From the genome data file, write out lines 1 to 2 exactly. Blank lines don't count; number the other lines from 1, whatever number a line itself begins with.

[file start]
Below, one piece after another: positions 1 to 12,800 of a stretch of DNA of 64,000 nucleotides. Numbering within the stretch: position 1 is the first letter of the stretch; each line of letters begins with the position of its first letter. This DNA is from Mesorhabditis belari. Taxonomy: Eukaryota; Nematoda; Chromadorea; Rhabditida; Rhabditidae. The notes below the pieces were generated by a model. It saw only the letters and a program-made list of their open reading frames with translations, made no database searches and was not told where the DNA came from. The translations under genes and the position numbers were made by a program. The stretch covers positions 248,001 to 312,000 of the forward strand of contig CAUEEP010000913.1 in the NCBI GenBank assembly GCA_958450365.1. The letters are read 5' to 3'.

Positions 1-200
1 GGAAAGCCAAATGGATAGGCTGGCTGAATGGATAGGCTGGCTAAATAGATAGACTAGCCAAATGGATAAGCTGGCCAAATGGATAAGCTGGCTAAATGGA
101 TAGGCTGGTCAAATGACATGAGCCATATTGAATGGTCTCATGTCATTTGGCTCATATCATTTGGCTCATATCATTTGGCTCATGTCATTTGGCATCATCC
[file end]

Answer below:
Below, one piece after another: positions 1 to 12,800 of a stretch of DNA of 64,000 nucleotides. Numbering within the stretch: position 1 is the first letter of the stretch; each line of letters begins with the position of its first letter. This DNA is from Mesorhabditis belari. Taxonomy: Eukaryota; Nematoda; Chromadorea; Rhabditida; Rhabditidae. The notes below the pieces were generated by a model. It saw only the letters and a program-made list of their open reading frames with translations, made no database searches and was not told where the DNA came from. The translations under genes and the position numbers were made by a program. The stretch covers positions 248,001 to 312,000 of the forward strand of contig CAUEEP010000913.1 in the NCBI GenBank assembly GCA_958450365.1. The letters are read 5' to 3'.

Positions 1-200